Generate energy from old mineshafts: Gravitricity gets funding boost

Mine shaft energy generation innovator, Gravitricity, has been awarded £650,000 funding from Innovate UK’s Infrastructure Systems Innovation competition. “This innovation funding will be used to design and build our 250 kW concept demonstrator, ready for testing in late 2018.  The project will be completed in collaboration with our international winch partner and with controls engineers Industrial Systems & Controls in Glasgow.”

The company adds: “It will confirm Gravitricity’s commercial characteristics, validate our simulations, and provide a physical proof-of-concept demonstration. During 2018 the company will also develop the site and engineering designs for the full-scale prototype, planned for a UK mineshaft in 2019-20. Gravitricity is now raising seed funding to match the grant and would like to speak to potential investors, particularly those with power systems or mining experience.”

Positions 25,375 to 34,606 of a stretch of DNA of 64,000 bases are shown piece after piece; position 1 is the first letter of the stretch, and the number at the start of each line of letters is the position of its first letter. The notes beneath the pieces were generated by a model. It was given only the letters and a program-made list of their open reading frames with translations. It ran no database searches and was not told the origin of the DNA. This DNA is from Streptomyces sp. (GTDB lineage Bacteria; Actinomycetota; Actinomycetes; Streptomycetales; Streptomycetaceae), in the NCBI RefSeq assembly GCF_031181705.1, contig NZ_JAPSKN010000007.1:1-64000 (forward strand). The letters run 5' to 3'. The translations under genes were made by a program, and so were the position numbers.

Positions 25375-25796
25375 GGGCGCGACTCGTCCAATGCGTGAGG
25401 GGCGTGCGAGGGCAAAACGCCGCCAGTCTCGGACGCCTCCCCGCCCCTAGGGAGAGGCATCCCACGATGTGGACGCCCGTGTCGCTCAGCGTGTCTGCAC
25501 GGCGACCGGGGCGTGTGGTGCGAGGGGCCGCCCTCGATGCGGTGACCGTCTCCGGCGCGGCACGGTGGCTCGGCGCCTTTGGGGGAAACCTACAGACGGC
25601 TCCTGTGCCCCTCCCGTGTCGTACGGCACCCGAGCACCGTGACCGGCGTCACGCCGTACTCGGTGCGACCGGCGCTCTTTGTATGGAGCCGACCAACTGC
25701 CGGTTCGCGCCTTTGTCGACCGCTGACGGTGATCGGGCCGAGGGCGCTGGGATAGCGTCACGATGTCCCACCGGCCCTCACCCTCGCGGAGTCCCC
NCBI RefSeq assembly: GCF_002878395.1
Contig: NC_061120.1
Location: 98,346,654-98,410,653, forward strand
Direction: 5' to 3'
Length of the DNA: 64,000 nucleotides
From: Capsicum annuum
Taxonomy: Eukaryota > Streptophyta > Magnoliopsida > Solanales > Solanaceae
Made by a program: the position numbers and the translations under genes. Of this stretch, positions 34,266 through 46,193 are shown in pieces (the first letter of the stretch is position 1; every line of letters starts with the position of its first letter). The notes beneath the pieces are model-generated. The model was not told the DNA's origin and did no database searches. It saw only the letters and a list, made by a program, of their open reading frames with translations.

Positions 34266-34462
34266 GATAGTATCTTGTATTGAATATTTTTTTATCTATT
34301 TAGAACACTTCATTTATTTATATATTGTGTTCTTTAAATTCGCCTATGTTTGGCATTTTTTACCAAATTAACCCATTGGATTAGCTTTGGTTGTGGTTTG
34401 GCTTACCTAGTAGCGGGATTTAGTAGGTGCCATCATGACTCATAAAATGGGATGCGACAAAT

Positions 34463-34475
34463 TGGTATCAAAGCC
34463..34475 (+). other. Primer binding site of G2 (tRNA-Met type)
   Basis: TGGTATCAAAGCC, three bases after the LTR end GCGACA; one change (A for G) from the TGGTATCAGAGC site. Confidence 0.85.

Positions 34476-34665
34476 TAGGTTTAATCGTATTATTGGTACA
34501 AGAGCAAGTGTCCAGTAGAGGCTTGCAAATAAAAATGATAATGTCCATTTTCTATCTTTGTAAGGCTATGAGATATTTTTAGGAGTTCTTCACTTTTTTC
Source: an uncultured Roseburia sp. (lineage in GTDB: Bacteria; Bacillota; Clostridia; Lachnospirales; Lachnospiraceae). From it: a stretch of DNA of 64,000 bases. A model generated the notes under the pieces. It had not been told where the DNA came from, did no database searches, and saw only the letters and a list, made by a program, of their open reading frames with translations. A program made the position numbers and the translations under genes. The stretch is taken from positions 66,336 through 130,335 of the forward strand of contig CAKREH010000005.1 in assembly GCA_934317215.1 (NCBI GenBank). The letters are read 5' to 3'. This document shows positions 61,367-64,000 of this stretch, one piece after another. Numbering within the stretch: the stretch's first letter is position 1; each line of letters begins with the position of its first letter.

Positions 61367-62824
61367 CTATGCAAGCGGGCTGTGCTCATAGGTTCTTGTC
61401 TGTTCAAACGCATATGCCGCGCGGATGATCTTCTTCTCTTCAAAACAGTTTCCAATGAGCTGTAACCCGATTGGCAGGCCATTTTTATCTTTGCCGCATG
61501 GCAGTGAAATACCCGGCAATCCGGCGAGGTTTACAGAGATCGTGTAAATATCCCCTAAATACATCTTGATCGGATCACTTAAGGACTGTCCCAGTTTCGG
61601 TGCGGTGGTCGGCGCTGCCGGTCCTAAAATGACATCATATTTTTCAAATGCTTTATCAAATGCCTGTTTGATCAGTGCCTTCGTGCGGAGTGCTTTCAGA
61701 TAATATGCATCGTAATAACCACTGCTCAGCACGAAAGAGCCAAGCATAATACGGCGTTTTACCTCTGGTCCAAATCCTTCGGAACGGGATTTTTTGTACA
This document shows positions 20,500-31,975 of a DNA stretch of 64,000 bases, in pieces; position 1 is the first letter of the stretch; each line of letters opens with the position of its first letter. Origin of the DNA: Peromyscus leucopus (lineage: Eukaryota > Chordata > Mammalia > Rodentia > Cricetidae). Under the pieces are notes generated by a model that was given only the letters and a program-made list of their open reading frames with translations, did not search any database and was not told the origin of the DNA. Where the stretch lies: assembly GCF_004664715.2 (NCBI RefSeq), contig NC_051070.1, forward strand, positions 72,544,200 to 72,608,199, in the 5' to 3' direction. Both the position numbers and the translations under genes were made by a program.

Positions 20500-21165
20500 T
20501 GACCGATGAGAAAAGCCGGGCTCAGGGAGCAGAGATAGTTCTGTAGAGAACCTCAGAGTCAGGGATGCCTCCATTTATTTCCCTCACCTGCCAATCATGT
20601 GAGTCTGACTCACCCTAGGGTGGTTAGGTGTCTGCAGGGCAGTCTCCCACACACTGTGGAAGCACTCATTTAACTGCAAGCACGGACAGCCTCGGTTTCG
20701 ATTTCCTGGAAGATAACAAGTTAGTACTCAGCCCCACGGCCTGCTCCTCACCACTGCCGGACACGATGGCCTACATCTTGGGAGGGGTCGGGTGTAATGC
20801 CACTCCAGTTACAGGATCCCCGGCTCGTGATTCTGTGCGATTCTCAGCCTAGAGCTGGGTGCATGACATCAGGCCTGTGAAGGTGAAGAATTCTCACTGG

Essentially, the Gravitricity system is a huge ‘clock weight’. A cylindrical weight of up to 3,000 t is suspended in a deep shaft by a number of synthetic ropes each of which is engaged with a winch capable of lifting its share of the weight. Electrical power is then absorbed or generated by raising or lowering the weight. The weight is guided by a system of tensioned guide wires (patents applied for) to prevent it from swinging and damaging the shaft. The winch system can be accurately controlled through the electrical drives to keep the weight stable in the hole.

The key requirement is a deep hole in the ground; it can be a disused mineshaft brought back into use, or a purpose-sunk shaft. Shaft depths can be from 150 m for new shafts down to 1,500 m for existing mines. “The biggest single cost is the hole, and initially we will prove the technology using existing mine shafts. As our technology costs decrease, the costs of drilling will reduce significantly, opening the opportunity for purpose-built shafts.”